The Education of Blacks in the South, 1860-1935

The Education of Blacks in the South, 1860-1935

JAMES D. ANDERSON
Copyright Date: 1988
Pages: 381
https://www.jstor.org/stable/10.5149/9780807898888_anderson
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  • Book Info
    The Education of Blacks in the South, 1860-1935
    Book Description:

    James Anderson critically reinterprets the history of southern black education from Reconstruction to the Great Depression. By placing black schooling within a political, cultural, and economic context, he offers fresh insights into black commitment to education, the peculiar significance of Tuskegee Institute, and the conflicting goals of various philanthropic groups, among other matters.Initially, ex-slaves attempted to create an educational system that would support and extend their emancipation, but their children were pushed into a system of industrial education that presupposed black political and economic subordination. This conception of education and social order--supported by northern industrial philanthropists, some black educators, and most southern school officials--conflicted with the aspirations of ex-slaves and their descendants, resulting at the turn of the century in a bitter national debate over the purposes of black education. Because blacks lacked economic and political power, white elites were able to control the structure and content of black elementary, secondary, normal, and college education during the first third of the twentieth century. Nonetheless, blacks persisted in their struggle to develop an educational system in accordance with their own needs and desires.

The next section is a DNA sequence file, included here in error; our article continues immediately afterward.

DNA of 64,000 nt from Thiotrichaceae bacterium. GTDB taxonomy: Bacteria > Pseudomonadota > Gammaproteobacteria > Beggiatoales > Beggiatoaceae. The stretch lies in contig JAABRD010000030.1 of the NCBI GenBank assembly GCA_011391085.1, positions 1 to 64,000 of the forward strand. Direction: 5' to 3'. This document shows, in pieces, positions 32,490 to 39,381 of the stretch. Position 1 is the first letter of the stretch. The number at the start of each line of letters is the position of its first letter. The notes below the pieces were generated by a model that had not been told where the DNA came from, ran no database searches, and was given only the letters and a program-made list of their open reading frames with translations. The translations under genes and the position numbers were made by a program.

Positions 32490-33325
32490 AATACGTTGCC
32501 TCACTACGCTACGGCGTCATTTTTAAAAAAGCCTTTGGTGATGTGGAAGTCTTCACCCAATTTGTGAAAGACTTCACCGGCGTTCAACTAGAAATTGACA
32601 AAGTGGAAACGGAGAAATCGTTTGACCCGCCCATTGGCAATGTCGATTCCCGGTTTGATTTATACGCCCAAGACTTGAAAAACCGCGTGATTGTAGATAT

eISBN: 978-1-4696-0443-5
    Subjects: Sociology, History

Table of Contents

  1. Front Matter
    (pp. i-vi)
  2. Table of Contents
    (pp. vii-xii)
  3. ACKNOWLEDGMENTS
    (pp. xiii-xvi)
  4. INTRODUCTION
    (pp. 1-3)